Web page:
Businesses experiencing problems exporting to the EU “through no fault of their own” will receive compensation, the prime minister has said.
Boris Johnson said he “understands the frustrations” of businesses exporting to the continent who have run into issues since new post-Brexit UK-EU trading rules came into effect.
He was speaking after angry seafood hauliers stacked their lorries outside Downing Street in protest.
They have complained of being “tied in knots with paperwork” and about new checks, resulting in delays exporting fresh fish and seafood to the EU since the start of the year.
“I sympathise very much and understand their frustrations and things have been exacerbated by COVID and the demand hasn’t been what it was before the pandemic and that’s one of the problems we’re trying to deal with. That’s driven in large part by the pandemic,” the prime minister said.
“Where businesses, through no fault of their own, have faced difficulties exporting where there is a genuine willing buyer, there’s a £23m fund to help out.”
Despite their difficulties, Mr Johnson said there would be “great opportunities” for fishermen UK-wide to “to take advantage of the spectacular marine wealth of the United Kingdom”.
He added: “In just five-and-a-half years’ time, we will have access to all the fish in all our waters.
“And just now, we have access to 25% more than we did just a month ago. That means there is scope for fishing communities across the UK to take advantage of the increase in quota.
“What we’re going to do is give people a helping hand and that’s why we’ve set up the £100m fund to help people with boats, to help with the fish processing industry, the opportunity is massive.”
Fourteen people had been given fines after Monday morning’s protest, the Metropolitan Police confirmed.
“The industry is being tied in knots with paperwork requirements which would be easy enough to navigate, given that companies have put in the time and training in order to have all the relevant procedures in place for 1st January 2021,” said a spokesperson for D R Collin & Son, a Berwickshire-based firm that took part in the London demonstration.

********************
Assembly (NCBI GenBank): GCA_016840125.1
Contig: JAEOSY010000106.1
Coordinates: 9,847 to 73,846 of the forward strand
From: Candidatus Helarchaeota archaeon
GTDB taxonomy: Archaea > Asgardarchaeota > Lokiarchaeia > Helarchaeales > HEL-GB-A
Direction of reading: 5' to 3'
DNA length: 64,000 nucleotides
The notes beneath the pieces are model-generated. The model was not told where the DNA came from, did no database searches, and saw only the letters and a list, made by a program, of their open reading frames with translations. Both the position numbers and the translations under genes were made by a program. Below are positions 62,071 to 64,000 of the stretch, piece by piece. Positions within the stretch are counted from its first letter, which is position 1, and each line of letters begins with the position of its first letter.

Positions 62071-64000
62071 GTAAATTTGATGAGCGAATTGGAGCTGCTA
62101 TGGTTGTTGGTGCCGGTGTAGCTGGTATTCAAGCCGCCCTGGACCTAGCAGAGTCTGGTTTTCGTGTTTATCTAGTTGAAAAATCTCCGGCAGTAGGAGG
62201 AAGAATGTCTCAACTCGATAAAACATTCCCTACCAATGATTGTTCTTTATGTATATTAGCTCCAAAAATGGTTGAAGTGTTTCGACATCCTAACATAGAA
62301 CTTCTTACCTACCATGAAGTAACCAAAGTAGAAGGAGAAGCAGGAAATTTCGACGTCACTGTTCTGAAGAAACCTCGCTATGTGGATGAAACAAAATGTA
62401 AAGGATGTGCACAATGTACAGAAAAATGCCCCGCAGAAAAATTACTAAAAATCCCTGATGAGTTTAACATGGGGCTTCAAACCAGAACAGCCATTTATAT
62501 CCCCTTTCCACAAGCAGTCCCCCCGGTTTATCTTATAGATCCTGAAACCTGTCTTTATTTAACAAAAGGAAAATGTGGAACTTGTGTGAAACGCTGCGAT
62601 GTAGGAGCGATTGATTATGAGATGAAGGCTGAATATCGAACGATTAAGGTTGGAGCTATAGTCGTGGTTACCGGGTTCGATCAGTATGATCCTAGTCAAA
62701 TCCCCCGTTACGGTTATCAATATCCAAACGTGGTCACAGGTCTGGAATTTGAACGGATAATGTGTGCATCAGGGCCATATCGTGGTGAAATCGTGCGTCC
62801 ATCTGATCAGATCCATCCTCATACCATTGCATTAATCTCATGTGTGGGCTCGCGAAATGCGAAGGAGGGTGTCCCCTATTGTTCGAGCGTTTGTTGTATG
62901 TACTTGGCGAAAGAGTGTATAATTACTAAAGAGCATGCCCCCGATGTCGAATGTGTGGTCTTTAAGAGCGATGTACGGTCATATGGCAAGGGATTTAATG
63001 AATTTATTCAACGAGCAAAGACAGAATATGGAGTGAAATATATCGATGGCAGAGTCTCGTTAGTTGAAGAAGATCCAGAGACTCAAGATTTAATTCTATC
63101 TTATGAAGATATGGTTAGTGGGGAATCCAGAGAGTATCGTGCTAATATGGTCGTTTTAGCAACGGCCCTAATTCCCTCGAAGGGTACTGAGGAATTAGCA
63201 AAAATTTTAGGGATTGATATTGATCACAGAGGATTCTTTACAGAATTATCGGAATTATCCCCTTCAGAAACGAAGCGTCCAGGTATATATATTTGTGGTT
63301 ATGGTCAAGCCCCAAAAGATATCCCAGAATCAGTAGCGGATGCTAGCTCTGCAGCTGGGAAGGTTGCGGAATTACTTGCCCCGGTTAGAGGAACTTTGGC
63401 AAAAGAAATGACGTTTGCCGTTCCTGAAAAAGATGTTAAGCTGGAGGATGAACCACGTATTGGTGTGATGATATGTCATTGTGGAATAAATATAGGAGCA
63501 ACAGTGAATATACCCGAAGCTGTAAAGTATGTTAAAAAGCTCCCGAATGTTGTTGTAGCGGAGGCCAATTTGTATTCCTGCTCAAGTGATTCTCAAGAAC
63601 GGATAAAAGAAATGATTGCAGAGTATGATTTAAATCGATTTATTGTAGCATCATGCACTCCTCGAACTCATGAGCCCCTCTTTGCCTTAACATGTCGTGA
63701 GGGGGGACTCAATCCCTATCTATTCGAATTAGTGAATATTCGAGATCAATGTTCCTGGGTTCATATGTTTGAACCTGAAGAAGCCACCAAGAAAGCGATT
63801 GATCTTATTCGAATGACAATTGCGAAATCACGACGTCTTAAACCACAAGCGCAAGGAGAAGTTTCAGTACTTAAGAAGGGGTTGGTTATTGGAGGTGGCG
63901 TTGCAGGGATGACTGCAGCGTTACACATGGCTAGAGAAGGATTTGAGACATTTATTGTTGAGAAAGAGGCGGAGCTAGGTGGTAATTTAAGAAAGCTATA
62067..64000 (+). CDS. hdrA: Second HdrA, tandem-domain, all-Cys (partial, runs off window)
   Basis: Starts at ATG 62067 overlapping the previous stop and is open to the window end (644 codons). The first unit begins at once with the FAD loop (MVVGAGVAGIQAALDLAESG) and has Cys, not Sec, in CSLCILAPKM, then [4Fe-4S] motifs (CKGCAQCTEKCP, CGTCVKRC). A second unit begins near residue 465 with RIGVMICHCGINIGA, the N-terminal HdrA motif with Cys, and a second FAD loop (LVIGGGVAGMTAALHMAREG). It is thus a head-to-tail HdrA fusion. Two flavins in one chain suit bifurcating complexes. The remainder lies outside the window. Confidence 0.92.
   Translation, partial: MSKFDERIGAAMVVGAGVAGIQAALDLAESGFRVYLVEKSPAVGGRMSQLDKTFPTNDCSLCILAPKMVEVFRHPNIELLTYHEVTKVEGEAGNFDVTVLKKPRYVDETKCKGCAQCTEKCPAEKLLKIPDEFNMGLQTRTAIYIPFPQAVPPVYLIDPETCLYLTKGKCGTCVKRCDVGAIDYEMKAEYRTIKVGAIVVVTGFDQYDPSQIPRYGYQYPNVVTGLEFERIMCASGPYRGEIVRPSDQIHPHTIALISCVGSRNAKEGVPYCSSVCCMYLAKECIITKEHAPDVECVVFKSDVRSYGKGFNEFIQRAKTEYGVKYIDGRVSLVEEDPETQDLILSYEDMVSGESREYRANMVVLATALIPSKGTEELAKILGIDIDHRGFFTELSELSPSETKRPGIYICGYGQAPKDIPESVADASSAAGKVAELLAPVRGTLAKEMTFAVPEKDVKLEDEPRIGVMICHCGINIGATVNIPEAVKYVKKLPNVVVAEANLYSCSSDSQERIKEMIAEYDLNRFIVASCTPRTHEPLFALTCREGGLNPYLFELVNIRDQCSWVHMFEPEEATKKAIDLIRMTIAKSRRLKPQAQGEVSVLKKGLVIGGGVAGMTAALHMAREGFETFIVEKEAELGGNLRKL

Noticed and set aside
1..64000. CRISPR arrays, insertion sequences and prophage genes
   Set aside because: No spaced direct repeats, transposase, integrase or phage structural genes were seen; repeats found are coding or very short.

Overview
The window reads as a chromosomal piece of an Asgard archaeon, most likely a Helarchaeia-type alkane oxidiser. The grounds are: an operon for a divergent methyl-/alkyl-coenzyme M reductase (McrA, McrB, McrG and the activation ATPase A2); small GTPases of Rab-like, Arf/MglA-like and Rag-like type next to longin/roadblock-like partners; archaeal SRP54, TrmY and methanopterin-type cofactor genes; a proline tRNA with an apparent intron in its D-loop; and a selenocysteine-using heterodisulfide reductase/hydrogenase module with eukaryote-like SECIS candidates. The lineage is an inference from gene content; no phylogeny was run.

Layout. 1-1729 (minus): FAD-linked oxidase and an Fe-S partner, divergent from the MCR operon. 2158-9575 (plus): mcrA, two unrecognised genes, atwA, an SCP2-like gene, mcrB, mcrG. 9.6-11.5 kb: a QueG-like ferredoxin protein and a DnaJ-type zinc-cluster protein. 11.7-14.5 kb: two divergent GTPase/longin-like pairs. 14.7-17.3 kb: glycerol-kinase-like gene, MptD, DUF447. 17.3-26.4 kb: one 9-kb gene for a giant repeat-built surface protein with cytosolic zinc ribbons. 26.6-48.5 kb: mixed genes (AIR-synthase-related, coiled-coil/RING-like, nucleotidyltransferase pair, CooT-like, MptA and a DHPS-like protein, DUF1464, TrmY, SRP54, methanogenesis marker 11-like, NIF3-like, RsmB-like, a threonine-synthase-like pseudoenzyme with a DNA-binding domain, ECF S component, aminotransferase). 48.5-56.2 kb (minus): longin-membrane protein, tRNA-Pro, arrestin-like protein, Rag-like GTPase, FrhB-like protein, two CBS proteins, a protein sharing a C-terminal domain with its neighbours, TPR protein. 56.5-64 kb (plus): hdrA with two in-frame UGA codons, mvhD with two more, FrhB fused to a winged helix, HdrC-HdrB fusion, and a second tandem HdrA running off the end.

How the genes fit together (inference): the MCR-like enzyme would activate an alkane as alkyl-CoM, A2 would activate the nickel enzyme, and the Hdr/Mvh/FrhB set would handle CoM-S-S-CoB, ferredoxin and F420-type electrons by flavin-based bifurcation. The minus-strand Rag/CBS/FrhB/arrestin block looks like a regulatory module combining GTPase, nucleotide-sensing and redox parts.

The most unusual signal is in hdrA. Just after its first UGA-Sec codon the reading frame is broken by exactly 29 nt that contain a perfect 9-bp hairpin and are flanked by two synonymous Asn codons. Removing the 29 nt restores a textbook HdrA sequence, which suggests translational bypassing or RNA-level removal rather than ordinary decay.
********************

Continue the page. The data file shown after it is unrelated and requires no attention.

“However, all the training is going to waste as the technology is outdated and cannot cope with the demands being placed on it – which in turn is resulting in no produce being able to leave the UK.
“These are not ‘teething issues’ as reported by the government and the consequences of these problems will be catastrophic on the lives of fishermen, fishing towns and the shellfish industry as a whole.”
Alasdair Hughson, chairman of the Scottish Creel Fishermen’s Federation, said the industry wanted to “make its voice heard loud and clear”.
“If this debacle does not improve very soon we are looking at many established businesses coming to the end of the line,” he said.
Labour leader Sir Keir Starmer said ministers were “trying to blame the fishing communities rather than accepting it’s their failure to prepare”.
He said: “They are beyond frustrated, they are pretty angry about what’s gone on because the government has known there would be a problem with fishing and particularly the sale of fish into the EU for years.”
Fergus Ewing, Scotland’s rural economy secretary, said the new trading rules were having a “catastrophic impact on Scotland’s food and drink export industry” and any compensation may be “too little too late” for some businesses.
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